ALEX Classroom Resources

ALEX Classroom Resources  
   View Standards     Standard(s): [ELA2015] (7) 20 :
20 ) Write arguments to support claims with clear reasons and relevant evidence. [W.7.1]

a. Introduce claim(s), acknowledge alternate or opposing claims, and organize the reasons and evidence logically. [W.7.1a]

b. Support claim(s) with logical reasoning and relevant evidence, using accurate, credible sources and demonstrating an understanding of the topic or text. [W.7.1b]

c. Use words, phrases, and clauses to create cohesion and clarify the relationships among claim(s), reasons, and evidence. [W.7.1c]

d. Establish and maintain a formal style. [W.7.1d]

e. Provide a concluding statement or section that follows from and supports the argument presented. [W.7.1e]

[ELA2015] (7) 23 :
23 ) Produce clear and coherent writing in which the development, organization, and style are appropriate to task, purpose, and audience. (Grade-specific expectations for writing types are defined in standards 20-22 above.) [W.7.4]

[ELA2015] (7) 24 :
24 ) With some guidance and support from peers and adults, develop and strengthen writing as needed by planning, revising, editing, rewriting, or trying a new approach, focusing on how well purpose and audience have been addressed. (Editing for conventions should demonstrate command of the first three standards in the Language strand in Grades K-7.) [W.7.5]

[ELA2015] (7) 25 :
25 ) Use technology, including the Internet, to produce and publish writing and link to and cite sources as well as to interact and collaborate with others, including linking to and citing sources. [W.7.6]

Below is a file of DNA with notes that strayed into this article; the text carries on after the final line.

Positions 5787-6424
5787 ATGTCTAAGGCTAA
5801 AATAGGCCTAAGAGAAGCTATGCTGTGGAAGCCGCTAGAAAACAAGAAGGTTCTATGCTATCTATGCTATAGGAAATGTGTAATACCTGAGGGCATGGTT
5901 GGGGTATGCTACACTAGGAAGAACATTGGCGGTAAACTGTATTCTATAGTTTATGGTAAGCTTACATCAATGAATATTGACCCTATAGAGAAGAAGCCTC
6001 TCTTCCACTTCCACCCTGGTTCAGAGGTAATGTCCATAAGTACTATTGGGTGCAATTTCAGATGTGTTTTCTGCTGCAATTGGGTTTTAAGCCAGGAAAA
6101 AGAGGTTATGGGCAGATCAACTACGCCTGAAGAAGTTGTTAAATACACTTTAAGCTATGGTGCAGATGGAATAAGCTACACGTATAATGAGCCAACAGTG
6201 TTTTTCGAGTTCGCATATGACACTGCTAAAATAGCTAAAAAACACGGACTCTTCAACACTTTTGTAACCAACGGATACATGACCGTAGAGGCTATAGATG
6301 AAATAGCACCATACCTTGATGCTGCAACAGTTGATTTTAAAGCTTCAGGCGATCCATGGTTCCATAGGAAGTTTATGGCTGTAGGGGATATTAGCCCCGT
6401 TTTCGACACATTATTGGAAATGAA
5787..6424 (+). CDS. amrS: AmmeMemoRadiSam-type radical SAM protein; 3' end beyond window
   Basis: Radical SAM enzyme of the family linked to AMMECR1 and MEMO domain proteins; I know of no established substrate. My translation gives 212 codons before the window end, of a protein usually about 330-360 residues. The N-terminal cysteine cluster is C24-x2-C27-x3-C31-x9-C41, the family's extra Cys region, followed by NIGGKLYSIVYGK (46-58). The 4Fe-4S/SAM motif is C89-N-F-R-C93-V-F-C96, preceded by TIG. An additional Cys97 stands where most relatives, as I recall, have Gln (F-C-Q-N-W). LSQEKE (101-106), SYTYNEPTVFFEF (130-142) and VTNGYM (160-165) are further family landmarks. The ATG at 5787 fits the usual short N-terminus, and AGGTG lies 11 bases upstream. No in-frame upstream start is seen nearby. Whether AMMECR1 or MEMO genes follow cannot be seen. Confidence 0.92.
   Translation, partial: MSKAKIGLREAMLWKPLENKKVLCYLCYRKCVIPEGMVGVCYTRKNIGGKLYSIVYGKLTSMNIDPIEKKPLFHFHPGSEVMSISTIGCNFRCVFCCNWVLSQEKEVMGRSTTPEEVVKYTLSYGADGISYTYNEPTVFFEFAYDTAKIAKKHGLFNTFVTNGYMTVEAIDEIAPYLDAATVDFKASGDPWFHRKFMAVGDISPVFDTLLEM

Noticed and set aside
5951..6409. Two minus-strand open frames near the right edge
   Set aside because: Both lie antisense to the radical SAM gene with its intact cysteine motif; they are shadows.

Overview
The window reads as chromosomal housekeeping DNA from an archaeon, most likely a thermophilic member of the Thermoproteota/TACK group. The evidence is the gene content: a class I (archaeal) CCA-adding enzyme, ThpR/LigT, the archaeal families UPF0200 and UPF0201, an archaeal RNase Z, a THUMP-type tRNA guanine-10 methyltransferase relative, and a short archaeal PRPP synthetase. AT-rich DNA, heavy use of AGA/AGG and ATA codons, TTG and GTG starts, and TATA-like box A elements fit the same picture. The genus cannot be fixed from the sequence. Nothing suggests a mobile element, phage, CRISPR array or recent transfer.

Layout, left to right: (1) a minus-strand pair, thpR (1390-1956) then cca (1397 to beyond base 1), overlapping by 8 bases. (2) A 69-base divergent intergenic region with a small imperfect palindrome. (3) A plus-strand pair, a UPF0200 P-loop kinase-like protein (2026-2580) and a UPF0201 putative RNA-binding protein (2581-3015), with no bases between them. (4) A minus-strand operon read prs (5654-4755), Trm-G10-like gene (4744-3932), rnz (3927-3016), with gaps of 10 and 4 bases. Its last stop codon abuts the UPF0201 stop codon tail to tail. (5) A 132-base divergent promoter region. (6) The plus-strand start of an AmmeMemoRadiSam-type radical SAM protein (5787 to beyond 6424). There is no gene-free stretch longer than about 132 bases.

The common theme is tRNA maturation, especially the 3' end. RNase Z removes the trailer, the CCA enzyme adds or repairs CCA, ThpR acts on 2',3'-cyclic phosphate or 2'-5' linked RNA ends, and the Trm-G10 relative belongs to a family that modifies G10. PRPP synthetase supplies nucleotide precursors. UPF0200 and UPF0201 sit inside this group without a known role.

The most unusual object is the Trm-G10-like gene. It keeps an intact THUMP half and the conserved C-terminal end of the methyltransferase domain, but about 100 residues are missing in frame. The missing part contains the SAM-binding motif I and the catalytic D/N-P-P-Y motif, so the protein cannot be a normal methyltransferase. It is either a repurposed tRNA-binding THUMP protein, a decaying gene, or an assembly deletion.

[ELA2015] (7) 27 :
27 ) Gather relevant information from multiple print and digital sources, using search terms effectively; assess the credibility and accuracy of each source; and quote or paraphrase the data and conclusions of others while avoiding plagiarism and following a standard format for citation. [W.7.8]

Subject: English Language Arts (7)
Title: Picture This: Combining Infographics and Argumentative Writing

Students need to practice all types of writing, and oftentimes argumentative writing is ignored in favor of persuasive writing. In fact, students may not even understand there is a difference between these two types of writing. In this lesson, students examine the differences between argumentative writing and persuasive writing. After choosing topics that interest them, students conduct research which becomes the foundation for their argumentative essays. After completing their essays, students use Piktochart  to create infographics to represent their research.<

ALEX Classroom Resources: 1

Go To Top of page